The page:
Sushi is an excellent gluten-free option, just as it is for many Celiac patients. Without a doubt, they can eat the food without being concerned about becoming sick. But it’s not relatively that easy. Although sushi is naturally gluten-free, certain restaurants could employ low-cost items that do. Furthermore, there is a greater chance of cross-contamination if some essential ingredients, such as soy sauce, are inadvertently moved during preparation. So when it comes to ordering sushi, there are many important considerations you need to make.
If you are concerned about gluten in sushi, you should avoid marinades and soy sauce. These ingredients are commonly used in preparing sushi but also spike your risk of gluten and other health problems. You can also request sushi served with unmarinated rice or inquire if your server uses gluten-free soy sauce.
Most sushi restaurants take extra precautions like the gluten free sushi haleiwa hi offers. Before ordering sushi, ask the staff about their gluten-free options and tell them you have an allergy to ensure that their sushi is gluten-free.
You should know that sushi restaurants may use soy sauce, teriyaki sauce, or rice-derived vinegar as a marinade. Some restaurants use fish marinades if they serve sushi made of salmon or tuna. You should not order salmon or creamy salmon rolls if you suffer from gluten intolerance. A spicy tuna roll may be a better option. You should also be aware that some sushi recipes may contain imitation crab.
Avoiding Soy Sauce
When ordering gluten-free sushi, it is essential to be sure to mention your allergy to soy sauce to the sushi chef. You can also ask what marinades are used on the sashimi platters and bring your soy sauce. Most sushi restaurants are gluten-free-friendly and stock gluten-free soy sauce, but it is always best to ask.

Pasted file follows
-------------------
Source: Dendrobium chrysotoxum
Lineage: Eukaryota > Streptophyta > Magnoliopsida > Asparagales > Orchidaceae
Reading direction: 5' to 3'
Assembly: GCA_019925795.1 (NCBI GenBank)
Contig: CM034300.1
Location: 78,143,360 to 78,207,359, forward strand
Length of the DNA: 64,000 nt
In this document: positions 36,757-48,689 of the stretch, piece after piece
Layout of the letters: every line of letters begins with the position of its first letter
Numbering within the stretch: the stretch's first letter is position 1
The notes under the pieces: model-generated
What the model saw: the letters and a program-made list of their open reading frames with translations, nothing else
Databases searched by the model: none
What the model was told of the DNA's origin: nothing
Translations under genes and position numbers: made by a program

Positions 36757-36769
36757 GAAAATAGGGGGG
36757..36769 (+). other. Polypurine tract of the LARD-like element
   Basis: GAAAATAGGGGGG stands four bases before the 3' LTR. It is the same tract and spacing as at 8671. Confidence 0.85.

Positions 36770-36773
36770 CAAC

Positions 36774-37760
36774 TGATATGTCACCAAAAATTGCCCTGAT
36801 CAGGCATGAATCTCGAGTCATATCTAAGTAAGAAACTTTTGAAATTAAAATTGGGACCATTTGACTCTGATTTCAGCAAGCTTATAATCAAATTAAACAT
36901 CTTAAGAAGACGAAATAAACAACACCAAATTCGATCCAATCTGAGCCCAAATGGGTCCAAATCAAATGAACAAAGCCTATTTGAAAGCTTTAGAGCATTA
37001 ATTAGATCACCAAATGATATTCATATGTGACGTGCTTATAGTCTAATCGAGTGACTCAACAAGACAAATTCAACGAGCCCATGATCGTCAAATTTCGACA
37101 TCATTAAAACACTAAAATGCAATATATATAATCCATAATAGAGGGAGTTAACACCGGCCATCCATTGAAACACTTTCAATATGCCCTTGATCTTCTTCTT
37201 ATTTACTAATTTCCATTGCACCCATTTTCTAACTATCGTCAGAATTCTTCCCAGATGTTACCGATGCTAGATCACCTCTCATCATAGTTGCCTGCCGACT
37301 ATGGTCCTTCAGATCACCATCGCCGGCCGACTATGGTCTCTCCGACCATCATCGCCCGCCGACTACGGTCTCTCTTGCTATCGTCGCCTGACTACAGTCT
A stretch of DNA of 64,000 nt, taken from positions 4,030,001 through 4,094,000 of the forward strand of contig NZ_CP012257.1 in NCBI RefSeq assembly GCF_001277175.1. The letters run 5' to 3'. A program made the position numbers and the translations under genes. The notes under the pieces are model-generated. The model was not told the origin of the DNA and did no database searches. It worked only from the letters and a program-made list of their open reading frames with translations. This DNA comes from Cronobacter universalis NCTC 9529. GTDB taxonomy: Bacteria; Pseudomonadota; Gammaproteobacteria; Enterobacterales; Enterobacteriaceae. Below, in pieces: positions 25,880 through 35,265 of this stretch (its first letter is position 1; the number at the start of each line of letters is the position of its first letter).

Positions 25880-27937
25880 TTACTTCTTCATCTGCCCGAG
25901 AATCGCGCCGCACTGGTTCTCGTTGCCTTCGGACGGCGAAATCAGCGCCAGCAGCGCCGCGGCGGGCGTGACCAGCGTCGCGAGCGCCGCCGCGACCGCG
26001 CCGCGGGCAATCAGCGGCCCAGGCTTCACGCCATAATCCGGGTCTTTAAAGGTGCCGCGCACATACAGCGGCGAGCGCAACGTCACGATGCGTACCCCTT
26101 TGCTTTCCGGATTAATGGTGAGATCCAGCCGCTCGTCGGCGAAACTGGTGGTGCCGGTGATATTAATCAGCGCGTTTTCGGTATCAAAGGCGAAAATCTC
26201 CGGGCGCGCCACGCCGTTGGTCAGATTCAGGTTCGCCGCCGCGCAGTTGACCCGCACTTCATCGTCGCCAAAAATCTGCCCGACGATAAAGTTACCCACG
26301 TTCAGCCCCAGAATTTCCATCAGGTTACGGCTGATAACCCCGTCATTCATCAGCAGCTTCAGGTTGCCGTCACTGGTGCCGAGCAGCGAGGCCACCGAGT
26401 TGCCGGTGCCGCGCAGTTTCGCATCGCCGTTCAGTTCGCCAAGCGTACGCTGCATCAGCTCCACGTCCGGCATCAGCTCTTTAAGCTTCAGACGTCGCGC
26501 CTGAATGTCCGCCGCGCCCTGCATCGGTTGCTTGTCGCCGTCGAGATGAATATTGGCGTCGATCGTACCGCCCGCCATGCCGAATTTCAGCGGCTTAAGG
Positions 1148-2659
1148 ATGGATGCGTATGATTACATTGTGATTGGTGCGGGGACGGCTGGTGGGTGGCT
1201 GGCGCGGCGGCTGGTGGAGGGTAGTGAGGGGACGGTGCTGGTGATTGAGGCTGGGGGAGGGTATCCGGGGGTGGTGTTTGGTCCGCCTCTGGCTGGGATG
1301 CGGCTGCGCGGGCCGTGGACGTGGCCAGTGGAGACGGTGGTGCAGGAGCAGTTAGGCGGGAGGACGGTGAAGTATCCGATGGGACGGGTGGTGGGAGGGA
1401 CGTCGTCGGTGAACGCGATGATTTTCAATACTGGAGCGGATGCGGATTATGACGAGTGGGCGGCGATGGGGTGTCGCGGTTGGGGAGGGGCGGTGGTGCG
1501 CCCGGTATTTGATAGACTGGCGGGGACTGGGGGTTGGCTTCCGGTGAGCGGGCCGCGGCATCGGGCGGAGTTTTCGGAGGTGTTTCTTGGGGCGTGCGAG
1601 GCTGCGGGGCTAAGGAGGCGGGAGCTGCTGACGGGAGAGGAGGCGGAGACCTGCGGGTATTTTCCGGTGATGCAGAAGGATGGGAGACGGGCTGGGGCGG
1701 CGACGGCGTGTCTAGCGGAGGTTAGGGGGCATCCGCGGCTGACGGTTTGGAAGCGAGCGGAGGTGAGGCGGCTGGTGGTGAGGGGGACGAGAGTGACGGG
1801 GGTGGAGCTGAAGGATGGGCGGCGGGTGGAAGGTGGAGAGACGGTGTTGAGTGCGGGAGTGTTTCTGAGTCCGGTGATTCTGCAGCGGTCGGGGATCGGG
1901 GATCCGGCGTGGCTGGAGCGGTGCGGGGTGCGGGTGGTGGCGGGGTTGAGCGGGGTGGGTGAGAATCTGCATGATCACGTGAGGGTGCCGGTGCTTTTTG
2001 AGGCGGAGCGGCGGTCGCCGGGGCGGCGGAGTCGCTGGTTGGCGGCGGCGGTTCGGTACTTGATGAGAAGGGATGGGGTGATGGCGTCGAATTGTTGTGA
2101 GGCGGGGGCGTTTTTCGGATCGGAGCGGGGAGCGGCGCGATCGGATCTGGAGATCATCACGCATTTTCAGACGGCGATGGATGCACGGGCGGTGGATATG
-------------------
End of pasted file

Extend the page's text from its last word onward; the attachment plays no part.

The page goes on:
In most sushi rolls, soy sauce is a typical element. It can contain wheat, which can cause gastrointestinal issues for those with celiac disease. Instead, choose tamari or coconut aminos. Also, avoid sushi rolls with soy sauce, which may include eels marinated in soy sauce and fried ingredients.
Avoid soy sauce when ordering gluten-free sushi. Avoid sushi with dark spices, including teriyaki, ponzu shoyu, eel sauce, and soy sauce. One exception to this rule is an orange-colored spicy sauce, typically a blend of Sriracha chili sauce and mayo. This sauce is gluten-free, but panko bread crumbs are not. Panko is made from wheat.
When ordering gluten-free sushi, you should always look at the ingredients to ensure they are safe. Some sushi restaurants may use cheap or essential elements for sashimi, which may carry over to other components. Luckily, there are plenty of safe ingredients you can swap for.
Sashimi is a thinly sliced fish. This type of sushi does not contain gluten and becomes gluten-free when mixed with soy sauce. However, some toppings, fillings, and sauces may contain gluten. Nori, a type of dried seaweed, is also gluten-free.
Soy sauce is another common source of gluten. Most regular soy sauces are made from wheat, so request a gluten-free version of this sauce. You can also ask your server to check the ingredients. You should also avoid tempura-fried items, often made from wheat flour.
Whether you’re ordering gluten-free sushi or another type of sushi, ask your server whether the fish is safe to eat. If it is, you should be safe as long as the other ingredients are gluten-free.
Avoiding Imitation Wasabi
When ordering gluten-free sushi, it’s essential to pay attention to the wasabi paste. Unfortunately, many restaurants use fake wasabi, which can contain gluten. Real wasabi is made from wasabi plant roots, not artificial additives. However, it might be challenging to distinguish between authentic and fake wasabi.
Luckily, plenty of sushi types are safe for people with celiac disease. But first, you need to learn the ingredients you should avoid. If you’re unsure, ask the server to explain. Usually, sushi is prepared with rice, soy sauce, and vegetables, so you can be assured your meal will be gluten-free.
Many sushi restaurants don’t use real wasabi but mix horseradish with mustard, wheat starch, and green food coloring. Ask to see the ingredient list, and ask the chef for a substitute if necessary. If this doesn’t solve your problem, bring your own 100 percent natural wasabi to avoid cross-contamination.